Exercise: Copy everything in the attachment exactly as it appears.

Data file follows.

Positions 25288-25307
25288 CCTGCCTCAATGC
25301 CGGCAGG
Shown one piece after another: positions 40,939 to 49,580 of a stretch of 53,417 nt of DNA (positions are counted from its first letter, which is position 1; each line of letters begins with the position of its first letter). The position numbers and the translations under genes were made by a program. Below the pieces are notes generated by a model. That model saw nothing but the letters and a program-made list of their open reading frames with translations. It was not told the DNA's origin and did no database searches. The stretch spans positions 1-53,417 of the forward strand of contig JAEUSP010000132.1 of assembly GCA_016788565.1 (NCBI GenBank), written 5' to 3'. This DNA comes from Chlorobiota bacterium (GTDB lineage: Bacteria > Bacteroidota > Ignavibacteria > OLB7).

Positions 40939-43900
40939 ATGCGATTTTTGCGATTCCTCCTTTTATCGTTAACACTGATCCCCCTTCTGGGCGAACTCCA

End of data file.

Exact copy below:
Positions 25288-25307
25288 CCTGCCTCAATGC
25301 CGGCAGG
Shown one piece after another: positions 40,939 to 49,580 of a stretch of 53,417 nt of DNA (positions are counted from its first letter, which is position 1; each line of letters begins with the position of its first letter). The position numbers and the translations under genes were made by a program. Below the pieces are notes generated by a model. That model saw nothing but the letters and a program-made list of their open reading frames with translations. It was not told the DNA's origin and did no database searches. The stretch spans positions 1-53,417 of the forward strand of contig JAEUSP010000132.1 of assembly GCA_016788565.1 (NCBI GenBank), written 5' to 3'. This DNA comes from Chlorobiota bacterium (GTDB lineage: Bacteria > Bacteroidota > Ignavibacteria > OLB7).

Positions 40939-43900
40939 ATGCGATTTTTGCGATTCCTCCTTTTATCGTTAACACTGATCCCCCTTCTGGGCGAACTCCA